“I’m not suggesting by any means that we need to get to lowest, I don’t think that’s going to be realistic, and there is a balance to that, but there are some things in the data that I shared with you that show we’re still above where we should be in my opinion as a community. So I think it prudent to consider continuing them.

“As I said before, all these measures work together like the legs of a stool. We’re where we’re at because of your leadership and the community following that leadership whether it was mandated or just voluntary to get our community to this healthier place than we were in early July. So again, I would caution us about removing one of those legs so-to-speak, to make our support of our community’s health a little unstable.”

After saying that the county is doing “very well” at this point in its health care system and in public health, she encouraged the BOCC to look at metrics that show the county is currently in a category of “higher risk of transmission” and should make it a goal to move to “maybe even a moderate risk, to be thinking about that, and then take that into context on what else is going on in our community.” Ngo-Seidel then praised the school district, saying “Schools have done very well,” but added she was worried that the schools would see county officials “pulling back from the mask mandate and saying, we can pull back from the mask mandate and making that risk as well.

“It’s difficult and I know that you all want the answer, everyone wants the answer, the residents want the answer – ‘What is the impact of this particular action?’ – and it’s very hard to quantify. So I like to look at it again as those legs to a stool that work together.”

Ford then asked for Ngo-Seidel’s thoughts on the flu season. She recommended getting a flu vaccination and to wear masks, which protect others.

Ngo-Seidel then spoke to her own habits as the chief health officer in the county; about how she wears a mask to protect those she is around, how she stays away from other people, washes her hands, and does not go into crowds. Ngo-Seidel concluded: “We can make our community healthier to get a flu vaccine. Everyone is talking about the COVID vaccine. It’s the same principle. We want more people protected so we don’t spread it. It’s important to get a flu vaccine. Now is a good time. The state surgeon general says get your vaccine before Halloween.”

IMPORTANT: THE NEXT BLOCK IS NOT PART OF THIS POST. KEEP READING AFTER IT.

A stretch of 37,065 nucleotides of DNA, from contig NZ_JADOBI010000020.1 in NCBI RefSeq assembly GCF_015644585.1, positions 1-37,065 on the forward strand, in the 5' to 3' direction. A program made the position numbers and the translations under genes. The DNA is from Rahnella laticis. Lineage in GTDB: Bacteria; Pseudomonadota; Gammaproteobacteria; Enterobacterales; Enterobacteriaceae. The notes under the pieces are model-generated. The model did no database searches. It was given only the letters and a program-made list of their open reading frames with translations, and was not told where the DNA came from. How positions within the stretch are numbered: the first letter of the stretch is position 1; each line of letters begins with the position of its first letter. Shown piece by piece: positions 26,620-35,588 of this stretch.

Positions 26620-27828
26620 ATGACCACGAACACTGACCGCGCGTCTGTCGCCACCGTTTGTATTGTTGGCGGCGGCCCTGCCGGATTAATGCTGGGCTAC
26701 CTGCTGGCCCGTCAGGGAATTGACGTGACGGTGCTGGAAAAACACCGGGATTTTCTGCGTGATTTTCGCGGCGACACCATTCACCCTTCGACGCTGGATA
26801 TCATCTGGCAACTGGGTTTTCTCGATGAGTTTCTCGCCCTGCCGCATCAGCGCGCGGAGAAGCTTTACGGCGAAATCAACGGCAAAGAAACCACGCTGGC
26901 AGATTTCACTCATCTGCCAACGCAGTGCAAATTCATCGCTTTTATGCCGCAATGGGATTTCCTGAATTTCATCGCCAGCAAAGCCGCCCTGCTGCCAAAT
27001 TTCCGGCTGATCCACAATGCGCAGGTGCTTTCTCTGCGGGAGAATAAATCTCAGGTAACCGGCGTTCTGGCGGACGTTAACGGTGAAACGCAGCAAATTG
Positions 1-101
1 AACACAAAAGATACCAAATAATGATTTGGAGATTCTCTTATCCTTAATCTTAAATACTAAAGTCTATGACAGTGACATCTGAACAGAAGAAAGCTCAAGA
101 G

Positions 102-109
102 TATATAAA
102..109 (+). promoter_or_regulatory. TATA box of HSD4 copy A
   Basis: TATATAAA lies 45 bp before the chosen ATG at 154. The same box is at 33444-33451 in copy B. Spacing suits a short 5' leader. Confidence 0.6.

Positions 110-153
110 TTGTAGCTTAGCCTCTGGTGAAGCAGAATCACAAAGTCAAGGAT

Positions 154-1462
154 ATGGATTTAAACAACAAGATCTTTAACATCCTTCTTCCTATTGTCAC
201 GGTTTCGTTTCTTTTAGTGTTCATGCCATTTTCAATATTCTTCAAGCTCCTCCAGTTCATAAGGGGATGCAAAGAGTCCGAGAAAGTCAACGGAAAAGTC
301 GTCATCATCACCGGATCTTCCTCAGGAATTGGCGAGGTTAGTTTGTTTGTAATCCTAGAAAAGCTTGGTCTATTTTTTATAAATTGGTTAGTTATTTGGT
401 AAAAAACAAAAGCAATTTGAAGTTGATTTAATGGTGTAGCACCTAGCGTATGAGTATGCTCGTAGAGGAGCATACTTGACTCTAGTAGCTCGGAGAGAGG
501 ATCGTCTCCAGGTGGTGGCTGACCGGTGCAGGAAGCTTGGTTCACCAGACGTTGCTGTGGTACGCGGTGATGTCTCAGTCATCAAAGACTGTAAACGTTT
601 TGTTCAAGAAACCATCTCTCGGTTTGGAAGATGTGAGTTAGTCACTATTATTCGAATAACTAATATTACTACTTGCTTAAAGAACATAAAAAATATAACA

Regarding the development of a SARS-CoV-2 vaccine, Ngo-Seidel referred to “four in development that are in Phase III. There will be very different varieties and it will be limited in supply and targeted to the highest risk populations first. ... We’ll learn with the vaccine as well. But I’m confident the
process we have in our country to develop the vaccine and deploy it; we’ll assure it’s safe. We’ll have to see how effective it is and that’s why it’s a two-dose vaccine, but I think our country has enough safeguards to ensure it’s going to be safe, in my opinion.”

Mullin then discussed the different concerns that would have to be considered in changing the mask regulation, such as whether people who speak at public meetings would be required to wear masks and whether people entering government offices would have the same requirement.

Bo Hodges of Hilliard rose to speak about the need to stop the mask mandate as it was not being enforced. Hodges said he was glad that the numbers are improving but he does not believe that is because of the mask mandate.

Commissioner Pat Edwards then said he did not understand Ford’s motion to drop the mandate: “The people that we pay a salary to, to provide us with information from professionals that we rely on for most other events, we turn a deaf ear to. ... (Ngo-Seidel) said the need is to protect your face, distance yourself, wash your hands, several different things that improve your opportunity.”